by Sean Keeley, culinary specialist, Lincoln Land Community College
It’s that time of year when the sun is out, but still not warm enough to grill and eat outside. I start to think of lighter things to eat and seafood is always at the top of that list.
When I was growing up here in Springfield, it was a real treat to go out for a catfish dinner. The whole fish, minus its head, was deep fried, and I would pick it clean leaving just the bones on the plate. I can’t imagine doing that now. After living in California for 10 years, I developed a taste for fresh ocean fish. Since seafood can be delivered overnight, it is pretty easy to get a hold of fresh seafood here in central Illinois.
Shrimp and scallops are my favorite seafood to cook and eat. Both are very versatile and stand up well with many styles of cuisine. Shrimp is highly perishable and almost always delivered frozen. What we see at the store that is ready to cook was once frozen. Scallops on the other hand have a longer shelf life and are best when fresh. Sometimes called dry scallops, day-boat scallops or diver scallops, these are bi-valves that have never been frozen or had water or phosphates added as a preservative or to increase their weight. They were harvested by divers, shucked on the boat, placed in a container according to size and immediately delivered to their destination.
Scallops are the only bi-valve that can swim. They have up to 35 eyes on 35 little tentacles to keep watch for their main predator, starfish. When they spot a slow moving hungry starfish, the scallops will open and close their shells like hands clapping and swim away to safety.
When buying scallops be aware that they often have an abductor muscle attached to their sides. This is what keeps them attached to their shell. It is a small tab that is easily removed, but may take some close looking to find them. It’s very chewy and after being cooked it is quite rubbery. Remove the abductor muscle before cooking scallops.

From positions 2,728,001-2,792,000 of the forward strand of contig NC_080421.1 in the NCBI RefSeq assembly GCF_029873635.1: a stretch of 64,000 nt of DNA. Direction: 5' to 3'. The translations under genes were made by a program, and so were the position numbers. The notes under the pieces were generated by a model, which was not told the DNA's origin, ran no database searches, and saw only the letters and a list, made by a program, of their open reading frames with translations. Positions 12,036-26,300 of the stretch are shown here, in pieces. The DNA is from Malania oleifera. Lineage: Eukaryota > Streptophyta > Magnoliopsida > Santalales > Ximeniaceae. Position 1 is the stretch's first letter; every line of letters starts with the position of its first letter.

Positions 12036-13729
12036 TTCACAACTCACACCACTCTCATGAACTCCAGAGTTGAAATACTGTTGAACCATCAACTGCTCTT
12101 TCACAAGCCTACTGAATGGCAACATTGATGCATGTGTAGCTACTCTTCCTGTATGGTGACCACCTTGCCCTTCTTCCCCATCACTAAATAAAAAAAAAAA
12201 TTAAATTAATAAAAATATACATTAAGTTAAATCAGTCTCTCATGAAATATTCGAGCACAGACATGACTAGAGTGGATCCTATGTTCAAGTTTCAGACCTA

After cleaning your scallops they are quite easy to cook and are great on salads, pasta, steamed vegetables or anything in your diet regimen. Sea scallops are sold by “count” so if it says U10 that means under 10 scallops per pound, if it says 15-20 that means 15 to 20 per pound. This size is what I usually get, and I purchase 4 or 5 scallops per guest.
How to cook scallops
4 to 5 “15-20 count” scallops per guest, or three U10’s
Kosher or sea salt
Fresh ground pepper
Olive oil or butter, about 1 teaspoon per scallop
Choose a skillet that will allow 1 inch of space around each scallop. Sprinkle a little salt and pepper on each side of each scallop. Heat skillet over medium high heat. If using oil, watch for a small wisp of smoke. If using butter, wait until it gets foamy. Place scallops in hot pan and do not move them. Allow them to sear and brown for two minutes. Turn the scallops over and cook 45 seconds, turn off the heat and let rest for 3 to 4 minutes. The residual heat from the pan will finish the cooking process. Serve the scallops with your favorite side dishes.
Want to know more?
Lincoln Land Community College offers associate degree programs in Culinary Arts and Hospitality Management and academic credit certificates in Culinary Arts and Baking/Pastry. For more information call 217-786-4613 or visit www.llcc.edu/hospitality-culinary-arts.